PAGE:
cable tv

As Solon High School students and recent graduates, Brandon Patram, left, and Brian Navratil take the lead on producing a variety of programs aired on SETV. Matt James of Classic Teleproductions, in back, provides guidance as needed to the students.

An overview of Solon Education TV and its value to students and the community was given last week to city council’s finance committee by Solon school representatives.

The committee requested the annual report because the city’s cable television franchise tax distributions agreement between the city and the school district expired and legislation was approved for a new agreement with modifications.

Tamara Strom, communications director for the Solon schools, and Joe Ferencie, SETV coordinator and a technology and engineering teacher at the high school, told the committee that SETV is a key component of the overall communications link between the schools and residents. The goal is to provide comprehensive coverage of district public meetings, events and activities, Ms. Strom explained.

One hundred programs are broadcast a year, resulting in upwards of 180 hours of airtime. “Every spectator sport we can videotape, we do,” Ms. Strom said.

Programming runs in blocks throughout the day. On weekends, additional programming blocks are added.

Solon residents are able to watch SETV programming on Time Warner Cable channel 22, AT&T U-verse channel 99 and online streaming. Programming examples include all 18 regular school board meetings, plus any special meetings, town hall meetings or other communitywide events on topics such as school funding or legislative changes impacting the Solon schools.

Other educational or school-based programs include parent orientation and information programs, school assemblies and commencement, among others. Programming also covers fall, winter and spring sports, Ms. Strom said, as well as music programs.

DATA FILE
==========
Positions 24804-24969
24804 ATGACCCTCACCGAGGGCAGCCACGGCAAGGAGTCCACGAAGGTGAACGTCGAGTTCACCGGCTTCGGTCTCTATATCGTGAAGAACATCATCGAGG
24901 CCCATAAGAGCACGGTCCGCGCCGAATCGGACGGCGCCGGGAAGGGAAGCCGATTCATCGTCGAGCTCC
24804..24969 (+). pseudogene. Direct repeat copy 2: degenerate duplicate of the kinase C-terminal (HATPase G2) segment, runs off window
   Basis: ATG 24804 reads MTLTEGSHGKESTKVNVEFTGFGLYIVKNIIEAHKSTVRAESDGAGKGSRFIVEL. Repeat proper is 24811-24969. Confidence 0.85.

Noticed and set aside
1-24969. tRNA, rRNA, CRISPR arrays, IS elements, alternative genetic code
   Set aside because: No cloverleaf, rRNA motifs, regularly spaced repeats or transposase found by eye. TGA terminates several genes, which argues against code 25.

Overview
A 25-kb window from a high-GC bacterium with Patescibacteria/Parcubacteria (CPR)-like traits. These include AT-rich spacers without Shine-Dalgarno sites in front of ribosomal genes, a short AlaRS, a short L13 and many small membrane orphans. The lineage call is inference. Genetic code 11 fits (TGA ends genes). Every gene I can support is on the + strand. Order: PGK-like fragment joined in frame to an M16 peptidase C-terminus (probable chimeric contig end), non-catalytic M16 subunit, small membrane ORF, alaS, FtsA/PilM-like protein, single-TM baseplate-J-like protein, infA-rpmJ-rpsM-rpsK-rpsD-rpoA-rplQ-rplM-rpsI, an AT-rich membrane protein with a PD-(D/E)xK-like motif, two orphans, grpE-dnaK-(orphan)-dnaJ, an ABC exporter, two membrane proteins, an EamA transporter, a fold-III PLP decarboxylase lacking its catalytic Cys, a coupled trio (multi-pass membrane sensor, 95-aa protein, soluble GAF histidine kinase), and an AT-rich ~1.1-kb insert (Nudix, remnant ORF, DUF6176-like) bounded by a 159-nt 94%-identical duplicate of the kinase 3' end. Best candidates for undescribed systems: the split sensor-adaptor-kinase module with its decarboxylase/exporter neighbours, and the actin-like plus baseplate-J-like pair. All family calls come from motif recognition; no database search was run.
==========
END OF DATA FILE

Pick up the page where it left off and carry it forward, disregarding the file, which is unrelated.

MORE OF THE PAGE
Production sites include an auditorium TV studio at the high school, a TV truck, which is a mobile TV studio, and the board of education, which supports cameras.

Mr. Ferencie explained that the schools contract with Classic Teleproductions, an Emmy-award-winning production company specializing in “live-to-tape” sports and entertainment events. SETV trains and uses student help to produce programs through Comet Productions, which is a student production club that averages about 20 to 30 active members.

The experience the students gain is valuable, Mr. Ferencie noted, as students “learn by doing.” Many have gone on to professional careers, such as working with ESPN.

SETV is fully funded by the cable franchise fee agreement, Ms. Strom said. The city receives cable franchise tax payments from AT&T and Time Warner. An agreement put in place in 2003 states that the city keeps 10 percent of fees, with the remaining 90 percent split evenly between the city and the schools. The city vouchers a payment each quarter to the school district for its share.

“The budget objective is to efficiently provide the highest quality educational programming to as many Solon citizens as possible,” Ms. Strom said.

“This makes us feel good about how the money is being spent,” Councilman William D. Mooney said.


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